Is a changing venture capital market helping stymie Scots start-ups?

Start-ups in Scotland are seen as a key shot in the arm for a coronavirus-ravaged economy – but are they being stifled by a lack of fresh funding?

There are fears that firms trying to raise money for the first time are finding it much harder. Picture: Andy Buchanan/AFP via Getty Images.
There are fears that firms trying to raise money for the first time are finding it much harder. Picture: Andy Buchanan/AFP via Getty Images.

New data from KPMG highlights how venture capital (VC) investment in Scottish scale-ups increased in the third of quarter of this year – by about £10 million from the previous three-month period to reach a collective £72m.

The accountancy giant also noted the period’s largest deal involved Edinburgh-based games developer Everywhere, which raised £32.7m of venture funding from NetEase, Makers Fund and Galaxy Interactive. Other deals included funding for innovative new products covering areas such as biomedical and clean energy.

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Organisations in Scotland enabling VC funding include Scottish Equity Partners, which over the years has invested in the likes of travel giant Skyscanner.

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Amy Burnett, senior manager with KPMG’s private enterprise emerging giants team in Scotland, said the latest data “reinforces the resilience of the country’s growth-hungry scale-ups and the confidence investors have in the Scottish market”.

Professor Colin Mason, who specialises in entrepreneurship at the University of Glasgow’s Adam Smith Business School, said on the back of the data that Scotland seems to be following the larger UK and European trends that venture capital is still investing despite the prediction six months ago that it would grind to a halt.

But KMPG said the deal volume fell to 17 from 22 – with Ms Burnett seeing this “slight dip” suggesting that investors are, understandably, slightly more cautious, investing in late-stage deals, which could have a long-term negative impact on entrepreneurial businesses and founders that require investment and support to take their products and operations to the next level.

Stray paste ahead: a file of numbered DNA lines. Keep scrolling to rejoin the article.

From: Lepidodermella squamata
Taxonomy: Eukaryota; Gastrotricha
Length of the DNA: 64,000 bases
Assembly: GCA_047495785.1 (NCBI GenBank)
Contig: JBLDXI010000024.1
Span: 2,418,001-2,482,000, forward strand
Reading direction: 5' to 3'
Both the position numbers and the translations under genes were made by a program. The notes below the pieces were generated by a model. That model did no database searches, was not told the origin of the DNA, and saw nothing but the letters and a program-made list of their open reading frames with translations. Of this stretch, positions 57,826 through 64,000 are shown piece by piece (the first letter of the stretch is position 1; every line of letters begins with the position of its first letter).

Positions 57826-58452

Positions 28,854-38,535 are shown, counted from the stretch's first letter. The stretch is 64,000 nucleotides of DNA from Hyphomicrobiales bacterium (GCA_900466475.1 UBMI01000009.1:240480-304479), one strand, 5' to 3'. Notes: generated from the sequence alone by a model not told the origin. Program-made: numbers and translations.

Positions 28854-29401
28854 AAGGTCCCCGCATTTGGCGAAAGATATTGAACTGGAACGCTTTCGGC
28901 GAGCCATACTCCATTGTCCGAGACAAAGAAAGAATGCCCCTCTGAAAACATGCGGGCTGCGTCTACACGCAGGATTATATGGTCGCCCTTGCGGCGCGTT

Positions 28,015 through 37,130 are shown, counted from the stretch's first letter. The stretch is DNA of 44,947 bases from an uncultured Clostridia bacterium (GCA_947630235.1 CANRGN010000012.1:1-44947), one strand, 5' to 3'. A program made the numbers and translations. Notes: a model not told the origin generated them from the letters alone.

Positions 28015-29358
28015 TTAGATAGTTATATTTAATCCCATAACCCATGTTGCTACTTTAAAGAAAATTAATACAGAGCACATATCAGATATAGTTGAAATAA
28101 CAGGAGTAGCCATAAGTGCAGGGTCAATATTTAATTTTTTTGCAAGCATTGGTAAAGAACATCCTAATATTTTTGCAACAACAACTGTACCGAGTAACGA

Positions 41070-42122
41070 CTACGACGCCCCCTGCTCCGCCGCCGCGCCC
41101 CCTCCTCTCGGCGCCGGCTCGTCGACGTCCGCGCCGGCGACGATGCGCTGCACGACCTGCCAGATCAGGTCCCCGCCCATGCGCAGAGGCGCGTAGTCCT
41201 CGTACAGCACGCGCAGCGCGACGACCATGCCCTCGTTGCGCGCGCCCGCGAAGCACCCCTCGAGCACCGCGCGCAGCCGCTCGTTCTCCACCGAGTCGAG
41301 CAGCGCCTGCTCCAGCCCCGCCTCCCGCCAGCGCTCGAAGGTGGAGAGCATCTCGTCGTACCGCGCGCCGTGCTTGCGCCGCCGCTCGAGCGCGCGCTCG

Prof Mason sees the fall in deal numbers as potentially some cause for concern. Business angels fund early-stage firms, then hand the “baton” onto the VC crowd, he explained, but in both cases they seem to be focusing more on their existing portfolio.

VC funds are “moving further up the escalator,” which creates a gap, “and it might force business angels to stick with their companies longer and do further funding rounds themselves”, Prof Mason said. “And that means they are less able to make new investments too ... if I have a concern [overall], it's companies trying to raise money for the first time are finding it much harder,” he said.

As for the broader implications, he said: “We need to ensure that all of our businesses are not starved of capital, both to start and to scale up, so that that is certainly a concern – in Scotland and much more widely.

"The risk will be if there isn’t that early-stage capital available. Businesses will grow more slowly or they might go into hibernation until the economic environment improves.”

Investing organisations want to ensure their portfolio companies have enough “financial runway” for, say, the next two years, and continue their growth, he added. That said, he does note some appetite by the likes of Archangels to make new investments.

Also giving cause for optimism is KPMG saying that its latest data, compiled by PitchBook, shows an improvement on the third quarter of 2019 – when there there were fewer deals and a lower total value – 13 and about £32m respectively.

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